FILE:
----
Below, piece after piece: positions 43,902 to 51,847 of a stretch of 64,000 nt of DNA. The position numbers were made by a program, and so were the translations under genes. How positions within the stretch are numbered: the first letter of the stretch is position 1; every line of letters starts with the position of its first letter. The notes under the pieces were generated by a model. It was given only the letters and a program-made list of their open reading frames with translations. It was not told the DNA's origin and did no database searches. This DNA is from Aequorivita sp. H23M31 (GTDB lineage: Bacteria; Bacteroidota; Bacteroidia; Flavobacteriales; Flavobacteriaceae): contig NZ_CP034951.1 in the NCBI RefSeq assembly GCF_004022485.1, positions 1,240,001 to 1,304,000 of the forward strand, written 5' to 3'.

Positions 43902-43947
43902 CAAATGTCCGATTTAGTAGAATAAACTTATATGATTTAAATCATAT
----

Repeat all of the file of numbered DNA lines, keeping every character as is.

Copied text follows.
Below, piece after piece: positions 43,902 to 51,847 of a stretch of 64,000 nt of DNA. The position numbers were made by a program, and so were the translations under genes. How positions within the stretch are numbered: the first letter of the stretch is position 1; every line of letters starts with the position of its first letter. The notes under the pieces were generated by a model. It was given only the letters and a program-made list of their open reading frames with translations. It was not told the DNA's origin and did no database searches. This DNA is from Aequorivita sp. H23M31 (GTDB lineage: Bacteria; Bacteroidota; Bacteroidia; Flavobacteriales; Flavobacteriaceae): contig NZ_CP034951.1 in the NCBI RefSeq assembly GCF_004022485.1, positions 1,240,001 to 1,304,000 of the forward strand, written 5' to 3'.

Positions 43902-43947
43902 CAAATGTCCGATTTAGTAGAATAAACTTATATGATTTAAATCATAT